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יד ושם And These are Their Names... Identifying the Death March Victims Buried in a Mass Grave in Poland

Jakub Cymermann

Auschwitz no. 137433

Sign at the ghetto entrance warning against "Danger of Epidemics: Jewish Settlement Zone." The text includes details of the penalties for entering or leaving the ghetto without permission. Radom, Poland. A crowd of Jews in the Radom ghetto, Poland. Deportation of the Jews from Radom Ghetto, Poland Contemporary photograph of 8 Nowogrodzka street; the Cymermann family home prior to their being sent to the ghetto.

Jakub Cymermann was born to Chaim and Rachel in the city of Radom, Poland on the 13th of August 1892. Cymermann, a medic, was married to Mania-Maria (née Steinbock b. 25th July 1896), a teacher. On the 22nd of December 1922 their eldest son Henryk was born and their second son, Maurycy, was born on the 25th of June 1925. The family lived in Radom at 8 Nowogrodzka street.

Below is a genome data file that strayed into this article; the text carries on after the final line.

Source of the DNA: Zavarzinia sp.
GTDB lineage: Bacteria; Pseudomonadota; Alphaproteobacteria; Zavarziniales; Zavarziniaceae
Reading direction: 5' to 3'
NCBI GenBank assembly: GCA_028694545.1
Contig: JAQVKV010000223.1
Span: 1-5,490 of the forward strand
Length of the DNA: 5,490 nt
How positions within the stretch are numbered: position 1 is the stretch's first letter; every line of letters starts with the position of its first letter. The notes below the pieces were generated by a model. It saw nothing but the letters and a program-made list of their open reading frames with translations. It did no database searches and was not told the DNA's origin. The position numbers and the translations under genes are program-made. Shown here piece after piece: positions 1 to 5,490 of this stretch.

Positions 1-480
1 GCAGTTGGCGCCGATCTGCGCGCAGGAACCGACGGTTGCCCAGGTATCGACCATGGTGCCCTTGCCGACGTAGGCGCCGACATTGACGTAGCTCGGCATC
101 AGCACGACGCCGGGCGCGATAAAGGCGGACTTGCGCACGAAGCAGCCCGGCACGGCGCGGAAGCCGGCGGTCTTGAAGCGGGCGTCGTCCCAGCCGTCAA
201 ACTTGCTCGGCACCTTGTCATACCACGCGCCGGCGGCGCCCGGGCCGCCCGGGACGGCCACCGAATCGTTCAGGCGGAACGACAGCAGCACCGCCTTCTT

In April 1941 the Radom ghetto was established and the Cymermann family were incarcerated within it. The ghetto was liquidated in stages and during the month of August 1942 the majority of the inhabitants were sent to Treblinka death camp . Two forced labor camps were established on the site of the ghetto

On the 23rd of August 1943 Cymermann was deported to Auschwitz from a labor camp in the Radom region. On arrival he received the number 137433 and became an inmate of the camp. He worked as a nurse in the camp hospital of Birkenau in block no. 16. Camp documents contain a record of Cymermann dated the 22nd of December 1944.

The fate of his family is unknown. It can be assumed that they were murdered in Treblinka camp together with the majority of the Jews of Radom.

The Transport
On the 23rd of August 1943 the SIPO and the SD sent a group of male and female inmates from Radom prison to Auschwitz. 766 men received the numbers 137420 – 138185 and 118 women received the numbers 54999 – 55116.


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